Thu, Sep 23, 2004 - Page 10 News List

Young workers a growth market

INFORMATION TECHNOLOGY Recent graduates entering the job market don't earn as much as their older collegues, but they are more willing to buy high-tech items


Companies are targeting young people entering the job market because they are major consumers of information-technology (IT) products, a poll said yesterday.

The poll was released by Xander International Corp (建達國際), a major distributor of computer and peripheral products, which commissioned the online job bank (汎亞人力銀行) to survey white-collar workers born af-ter 1980 on their purchases of IT products.

Notebook computers, pen drives and desktop computers were the top three products needed by young employees in their work.

Other hot IT accessories are MP3 players, liquid crystal displays (LCDs), digital cameras and personal digital assistants.

Nearly 70 percent of young white-collar employees spend less than NT$50,000 a year on IT products, while 6.67 percent of those polled said they budget NT$50,000 to NT$100,000 for such items, the survey said, while 1 percent spend more than NT$200,000.

"Even though the average salary of this generation is only NT$30,000 per month, they tend to have higher acceptance of high-tech products than the older generations, and thus are willing to spend more," Nate Lin (林鴻禧), president of Xander International's product management group, said at a press conference yesterday.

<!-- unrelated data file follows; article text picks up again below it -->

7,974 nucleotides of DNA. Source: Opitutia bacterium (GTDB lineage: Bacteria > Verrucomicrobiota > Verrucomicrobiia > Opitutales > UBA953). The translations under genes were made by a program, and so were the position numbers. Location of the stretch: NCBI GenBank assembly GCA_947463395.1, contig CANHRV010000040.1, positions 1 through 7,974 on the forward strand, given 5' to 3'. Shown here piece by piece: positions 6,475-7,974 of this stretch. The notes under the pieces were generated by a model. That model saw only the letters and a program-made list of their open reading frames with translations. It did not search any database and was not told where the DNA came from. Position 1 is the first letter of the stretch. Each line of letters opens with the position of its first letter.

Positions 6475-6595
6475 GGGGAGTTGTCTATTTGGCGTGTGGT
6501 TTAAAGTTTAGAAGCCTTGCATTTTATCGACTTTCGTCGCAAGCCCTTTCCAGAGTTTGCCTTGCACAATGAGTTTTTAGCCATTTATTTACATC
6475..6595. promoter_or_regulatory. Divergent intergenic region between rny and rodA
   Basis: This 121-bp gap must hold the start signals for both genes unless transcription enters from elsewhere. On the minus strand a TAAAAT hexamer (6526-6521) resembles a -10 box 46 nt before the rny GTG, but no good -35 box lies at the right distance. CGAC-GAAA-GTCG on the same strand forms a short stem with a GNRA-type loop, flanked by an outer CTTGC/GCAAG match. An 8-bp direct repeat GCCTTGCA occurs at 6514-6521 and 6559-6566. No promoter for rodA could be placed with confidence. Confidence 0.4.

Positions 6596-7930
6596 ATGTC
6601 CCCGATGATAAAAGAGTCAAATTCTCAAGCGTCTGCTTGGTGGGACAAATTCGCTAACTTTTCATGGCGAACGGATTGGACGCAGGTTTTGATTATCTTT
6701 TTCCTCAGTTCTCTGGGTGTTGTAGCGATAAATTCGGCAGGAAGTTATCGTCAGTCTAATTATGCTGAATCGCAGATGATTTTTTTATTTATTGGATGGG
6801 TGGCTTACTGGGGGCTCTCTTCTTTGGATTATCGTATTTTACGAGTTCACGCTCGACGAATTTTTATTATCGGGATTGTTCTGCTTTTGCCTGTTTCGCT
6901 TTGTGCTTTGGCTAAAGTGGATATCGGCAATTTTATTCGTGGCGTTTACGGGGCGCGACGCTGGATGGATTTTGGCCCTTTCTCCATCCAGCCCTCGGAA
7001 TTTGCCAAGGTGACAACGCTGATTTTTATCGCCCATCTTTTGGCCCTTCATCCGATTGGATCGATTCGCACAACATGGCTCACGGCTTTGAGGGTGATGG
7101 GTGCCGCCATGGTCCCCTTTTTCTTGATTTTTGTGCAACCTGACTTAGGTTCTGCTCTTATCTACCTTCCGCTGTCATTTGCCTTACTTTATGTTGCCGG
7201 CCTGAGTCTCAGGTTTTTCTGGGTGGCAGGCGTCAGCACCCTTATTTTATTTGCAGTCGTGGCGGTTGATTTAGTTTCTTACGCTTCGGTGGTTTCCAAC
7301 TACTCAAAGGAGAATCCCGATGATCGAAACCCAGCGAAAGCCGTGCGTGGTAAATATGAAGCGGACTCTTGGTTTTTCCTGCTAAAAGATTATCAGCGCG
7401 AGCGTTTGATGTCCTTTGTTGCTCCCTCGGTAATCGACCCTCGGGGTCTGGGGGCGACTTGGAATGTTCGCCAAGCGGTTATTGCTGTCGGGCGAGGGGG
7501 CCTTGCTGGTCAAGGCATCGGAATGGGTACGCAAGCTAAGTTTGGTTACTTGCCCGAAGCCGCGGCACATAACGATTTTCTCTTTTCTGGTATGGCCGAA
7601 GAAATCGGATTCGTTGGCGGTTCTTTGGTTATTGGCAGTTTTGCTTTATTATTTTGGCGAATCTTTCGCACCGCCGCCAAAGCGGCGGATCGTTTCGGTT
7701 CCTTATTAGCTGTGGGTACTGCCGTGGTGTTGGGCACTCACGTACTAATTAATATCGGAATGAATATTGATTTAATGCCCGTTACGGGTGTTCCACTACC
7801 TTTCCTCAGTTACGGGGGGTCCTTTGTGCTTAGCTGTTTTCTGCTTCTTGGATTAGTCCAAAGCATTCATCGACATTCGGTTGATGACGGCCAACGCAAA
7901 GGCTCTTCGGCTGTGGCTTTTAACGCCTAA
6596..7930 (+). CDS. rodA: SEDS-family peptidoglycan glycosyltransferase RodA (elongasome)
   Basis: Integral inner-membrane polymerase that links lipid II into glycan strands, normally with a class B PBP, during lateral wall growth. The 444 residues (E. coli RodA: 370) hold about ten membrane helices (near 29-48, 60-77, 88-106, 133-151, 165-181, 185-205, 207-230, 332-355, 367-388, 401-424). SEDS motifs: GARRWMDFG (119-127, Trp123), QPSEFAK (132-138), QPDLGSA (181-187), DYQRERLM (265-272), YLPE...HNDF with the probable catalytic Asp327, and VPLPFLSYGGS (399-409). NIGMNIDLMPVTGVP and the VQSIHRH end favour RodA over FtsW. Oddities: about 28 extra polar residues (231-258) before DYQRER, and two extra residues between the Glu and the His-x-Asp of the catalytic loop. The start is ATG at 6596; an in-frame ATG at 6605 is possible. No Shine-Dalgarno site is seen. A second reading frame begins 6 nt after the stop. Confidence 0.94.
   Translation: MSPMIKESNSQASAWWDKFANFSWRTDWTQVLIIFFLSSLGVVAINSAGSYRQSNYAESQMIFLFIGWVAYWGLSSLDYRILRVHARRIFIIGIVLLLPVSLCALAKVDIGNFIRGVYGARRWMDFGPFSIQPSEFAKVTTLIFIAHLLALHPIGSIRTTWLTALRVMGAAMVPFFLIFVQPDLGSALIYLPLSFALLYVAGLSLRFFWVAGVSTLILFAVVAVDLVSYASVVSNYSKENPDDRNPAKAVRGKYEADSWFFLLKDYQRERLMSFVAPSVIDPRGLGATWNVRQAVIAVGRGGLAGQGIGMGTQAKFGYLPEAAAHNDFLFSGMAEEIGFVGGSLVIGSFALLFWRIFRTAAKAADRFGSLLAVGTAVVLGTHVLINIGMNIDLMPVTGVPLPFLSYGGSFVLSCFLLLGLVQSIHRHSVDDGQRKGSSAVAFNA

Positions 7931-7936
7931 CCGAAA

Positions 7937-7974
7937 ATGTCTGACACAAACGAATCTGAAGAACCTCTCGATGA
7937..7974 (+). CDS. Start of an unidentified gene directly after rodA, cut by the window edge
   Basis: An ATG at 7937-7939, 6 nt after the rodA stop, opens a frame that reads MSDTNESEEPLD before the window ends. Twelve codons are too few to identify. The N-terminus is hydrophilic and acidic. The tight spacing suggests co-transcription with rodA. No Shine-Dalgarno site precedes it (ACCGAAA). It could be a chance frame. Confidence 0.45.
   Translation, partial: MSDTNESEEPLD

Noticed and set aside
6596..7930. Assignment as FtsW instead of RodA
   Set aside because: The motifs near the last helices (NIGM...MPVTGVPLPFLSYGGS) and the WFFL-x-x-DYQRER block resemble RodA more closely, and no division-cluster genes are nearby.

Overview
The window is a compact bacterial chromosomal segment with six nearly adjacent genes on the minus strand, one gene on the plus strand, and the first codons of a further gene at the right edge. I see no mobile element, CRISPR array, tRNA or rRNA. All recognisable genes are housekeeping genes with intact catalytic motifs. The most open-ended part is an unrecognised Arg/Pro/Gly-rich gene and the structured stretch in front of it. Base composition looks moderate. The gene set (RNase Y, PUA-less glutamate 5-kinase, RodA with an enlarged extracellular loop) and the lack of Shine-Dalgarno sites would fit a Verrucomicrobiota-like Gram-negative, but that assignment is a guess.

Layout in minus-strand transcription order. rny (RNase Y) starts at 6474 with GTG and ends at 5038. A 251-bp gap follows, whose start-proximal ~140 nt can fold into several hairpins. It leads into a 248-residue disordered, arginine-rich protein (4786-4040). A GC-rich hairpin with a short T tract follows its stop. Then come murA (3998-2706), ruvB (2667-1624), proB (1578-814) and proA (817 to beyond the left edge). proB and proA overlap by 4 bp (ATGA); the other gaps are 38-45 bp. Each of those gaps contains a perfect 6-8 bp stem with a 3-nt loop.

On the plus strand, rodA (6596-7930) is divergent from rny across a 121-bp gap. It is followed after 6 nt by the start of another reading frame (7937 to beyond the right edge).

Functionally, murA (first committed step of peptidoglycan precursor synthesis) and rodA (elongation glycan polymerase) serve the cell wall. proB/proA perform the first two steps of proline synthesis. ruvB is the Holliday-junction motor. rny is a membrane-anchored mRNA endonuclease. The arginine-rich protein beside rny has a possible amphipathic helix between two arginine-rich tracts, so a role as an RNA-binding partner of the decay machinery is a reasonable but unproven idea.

The poll also showed that 48.47 percent of the respondents prefer to buy via online shopping sites, while 44.17 percent like to get their products from electronics retail chains.

Because after-sale service has become a key factor in purchase decisions, 72.89 percent of the respondents attach importance to the role distributors play.

While distributors like Xander International see good business in the local market, they find it extremely difficult to make money using the same business model in the Chinese market, Lin said.

The Chinese authorities' control over distribution rights has seriously limited business, Lin said.

While Beijing is scheduled to open distribution rights to foreign companies on Dec. 11, Lin doesn't see much room to grow because many Taiwanese manufacturers distribute their own products to save costs and remain competitive with their Chinese rivals, he said.

Taiwanese electronics chain stores and manufacturers face the same problem, Lin said.

Due to differences in shopping behavior, even the Tsann Kuen Group (燦坤實業) -- the nation's largest electronics chain store with 147 outlets -- has reported considerable losses and decided to close about 10 outlets in China, Wang said.

The company only entered China in the middle of last year.

Rapidly growing Chinese computer makers such as the Lenovo Group Ltd (聯想) and Founder Holdings Ltd (方正) have also slashed the margins of Taiwanese brands, he said.

"Taiwanese companies should modify their strategies and their niche, or they may soon be forced out of the Chinese market," Lin said.

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